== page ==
How Much Mathematics Does A Lawyer Need To Know?


I hope you don’t seem petrified by the idea of knowing mathematics as a lawyer. Well that fear of yours is well founded especially when viewed against the background that most arts students, as we are as law students pursue careers in the arts as a lifeline from pummeling at the hands of mathematics. Most law students dread mathematics and would want to maintain a safe distance from their secondary school bête noir.

So do lawyers in practice ever come across  cases where knowledge of mathematics would be the trump card? By no means. A lawyer needs no more than basic math knowledge to succeed in the day-to-day hassle of law practice. No more than a market woman would require to effectively transact in the market place. Even in instances where the cases lawyers litigate in court involve more advance mathematical concept rather than dabble into them, lawyers can hire a specialist in that area to testify as an expert witness by expressing their opinions on the matter. It is crystal clear that basic math skills are sufficient for the practice of law.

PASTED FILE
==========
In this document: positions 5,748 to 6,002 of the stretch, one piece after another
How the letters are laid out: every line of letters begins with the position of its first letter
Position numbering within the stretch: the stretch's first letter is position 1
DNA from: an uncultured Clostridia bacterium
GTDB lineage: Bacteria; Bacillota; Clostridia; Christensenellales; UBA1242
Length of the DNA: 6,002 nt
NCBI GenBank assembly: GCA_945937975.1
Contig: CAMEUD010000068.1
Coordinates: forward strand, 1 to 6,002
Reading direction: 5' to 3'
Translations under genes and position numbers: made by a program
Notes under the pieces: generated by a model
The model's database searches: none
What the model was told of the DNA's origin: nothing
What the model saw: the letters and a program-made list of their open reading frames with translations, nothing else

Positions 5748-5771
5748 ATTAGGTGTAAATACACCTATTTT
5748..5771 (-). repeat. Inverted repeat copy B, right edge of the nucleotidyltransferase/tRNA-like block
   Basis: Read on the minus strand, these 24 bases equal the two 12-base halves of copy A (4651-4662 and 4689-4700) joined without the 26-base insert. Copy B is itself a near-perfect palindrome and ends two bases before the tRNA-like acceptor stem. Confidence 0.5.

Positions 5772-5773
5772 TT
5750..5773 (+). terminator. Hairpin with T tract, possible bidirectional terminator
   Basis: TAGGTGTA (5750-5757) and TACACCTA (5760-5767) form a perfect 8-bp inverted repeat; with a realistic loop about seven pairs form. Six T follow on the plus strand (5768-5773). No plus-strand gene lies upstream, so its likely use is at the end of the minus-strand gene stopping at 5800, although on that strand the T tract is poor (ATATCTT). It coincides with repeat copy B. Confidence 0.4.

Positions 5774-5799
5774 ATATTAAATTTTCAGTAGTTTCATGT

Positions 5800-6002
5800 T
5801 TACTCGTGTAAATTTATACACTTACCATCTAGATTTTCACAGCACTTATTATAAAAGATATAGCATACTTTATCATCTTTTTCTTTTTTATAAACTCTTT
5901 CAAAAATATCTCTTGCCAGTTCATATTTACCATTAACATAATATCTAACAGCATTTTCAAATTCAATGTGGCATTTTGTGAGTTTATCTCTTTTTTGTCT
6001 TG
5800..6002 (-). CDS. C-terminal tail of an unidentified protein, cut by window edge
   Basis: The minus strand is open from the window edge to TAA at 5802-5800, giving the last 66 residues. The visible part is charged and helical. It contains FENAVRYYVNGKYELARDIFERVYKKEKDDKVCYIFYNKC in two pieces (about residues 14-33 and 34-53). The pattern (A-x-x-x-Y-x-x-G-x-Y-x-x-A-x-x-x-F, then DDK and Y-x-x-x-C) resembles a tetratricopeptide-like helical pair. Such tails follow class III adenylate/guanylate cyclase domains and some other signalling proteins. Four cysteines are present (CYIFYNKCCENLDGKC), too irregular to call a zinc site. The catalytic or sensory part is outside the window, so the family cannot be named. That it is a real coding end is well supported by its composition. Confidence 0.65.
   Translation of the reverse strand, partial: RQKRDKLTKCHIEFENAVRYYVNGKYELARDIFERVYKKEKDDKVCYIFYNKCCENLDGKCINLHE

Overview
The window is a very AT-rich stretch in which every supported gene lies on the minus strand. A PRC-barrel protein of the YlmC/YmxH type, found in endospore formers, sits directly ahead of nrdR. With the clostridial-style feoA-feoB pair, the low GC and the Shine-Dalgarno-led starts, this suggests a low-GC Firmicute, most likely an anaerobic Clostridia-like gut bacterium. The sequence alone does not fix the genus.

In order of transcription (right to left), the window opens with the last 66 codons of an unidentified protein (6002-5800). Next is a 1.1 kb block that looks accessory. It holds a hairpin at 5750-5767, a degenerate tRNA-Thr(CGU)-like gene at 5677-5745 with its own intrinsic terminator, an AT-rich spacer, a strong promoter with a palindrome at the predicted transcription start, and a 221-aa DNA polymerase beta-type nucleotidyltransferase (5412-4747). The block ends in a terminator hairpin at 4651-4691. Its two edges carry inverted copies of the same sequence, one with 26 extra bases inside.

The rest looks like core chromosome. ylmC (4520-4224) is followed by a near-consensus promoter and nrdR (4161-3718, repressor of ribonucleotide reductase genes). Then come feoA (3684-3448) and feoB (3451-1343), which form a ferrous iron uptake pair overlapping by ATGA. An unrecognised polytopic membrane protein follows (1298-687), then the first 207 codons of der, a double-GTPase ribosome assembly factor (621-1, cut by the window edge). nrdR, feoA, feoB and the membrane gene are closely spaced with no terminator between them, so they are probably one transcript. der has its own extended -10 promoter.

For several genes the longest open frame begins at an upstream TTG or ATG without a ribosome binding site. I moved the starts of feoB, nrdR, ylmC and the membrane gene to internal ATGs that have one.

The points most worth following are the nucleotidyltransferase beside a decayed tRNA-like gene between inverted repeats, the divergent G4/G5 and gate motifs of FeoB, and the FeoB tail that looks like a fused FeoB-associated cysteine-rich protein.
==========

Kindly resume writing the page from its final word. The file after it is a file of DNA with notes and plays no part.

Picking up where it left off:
The only exception lies in cases where lawyers seek to practice in very technical areas of law practice that require specialized knowledge. Examples are areas like bankruptcy, tax and mergers and acquisitions.

If you seek a career in these areas you won’t need to bag a formal math degree or necessarily have a decree in accountancy. But it would still do you the world of good to have a smattering grasp of mathematics most of which you could pick up in your finance-oriented courses in your undergraduate curriculum. You’ll need to know basic concepts like present net value, time value of money, amortization and discount analysis and other similar concepts. Other than these you’ll need nothing more than the basics of mathematics which I’m sure you still remember from your secondary school mathematics tutoring.


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